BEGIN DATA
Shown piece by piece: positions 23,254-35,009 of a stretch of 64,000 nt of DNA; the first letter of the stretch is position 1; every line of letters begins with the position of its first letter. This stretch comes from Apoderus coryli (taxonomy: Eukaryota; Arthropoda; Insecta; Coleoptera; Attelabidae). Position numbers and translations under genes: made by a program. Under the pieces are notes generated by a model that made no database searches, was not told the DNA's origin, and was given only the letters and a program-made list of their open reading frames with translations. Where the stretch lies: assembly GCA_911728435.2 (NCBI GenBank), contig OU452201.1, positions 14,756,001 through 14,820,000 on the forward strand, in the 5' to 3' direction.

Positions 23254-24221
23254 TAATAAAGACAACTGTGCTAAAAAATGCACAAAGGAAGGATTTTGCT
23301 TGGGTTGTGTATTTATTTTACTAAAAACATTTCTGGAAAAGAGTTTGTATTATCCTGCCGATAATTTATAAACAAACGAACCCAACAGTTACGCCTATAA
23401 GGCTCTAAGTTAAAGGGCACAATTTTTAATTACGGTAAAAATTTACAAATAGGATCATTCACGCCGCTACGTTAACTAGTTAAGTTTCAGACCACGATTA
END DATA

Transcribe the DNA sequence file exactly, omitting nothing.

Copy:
Shown piece by piece: positions 23,254-35,009 of a stretch of 64,000 nt of DNA; the first letter of the stretch is position 1; every line of letters begins with the position of its first letter. This stretch comes from Apoderus coryli (taxonomy: Eukaryota; Arthropoda; Insecta; Coleoptera; Attelabidae). Position numbers and translations under genes: made by a program. Under the pieces are notes generated by a model that made no database searches, was not told the DNA's origin, and was given only the letters and a program-made list of their open reading frames with translations. Where the stretch lies: assembly GCA_911728435.2 (NCBI GenBank), contig OU452201.1, positions 14,756,001 through 14,820,000 on the forward strand, in the 5' to 3' direction.

Positions 23254-24221
23254 TAATAAAGACAACTGTGCTAAAAAATGCACAAAGGAAGGATTTTGCT
23301 TGGGTTGTGTATTTATTTTACTAAAAACATTTCTGGAAAAGAGTTTGTATTATCCTGCCGATAATTTATAAACAAACGAACCCAACAGTTACGCCTATAA
23401 GGCTCTAAGTTAAAGGGCACAATTTTTAATTACGGTAAAAATTTACAAATAGGATCATTCACGCCGCTACGTTAACTAGTTAAGTTTCAGACCACGATTA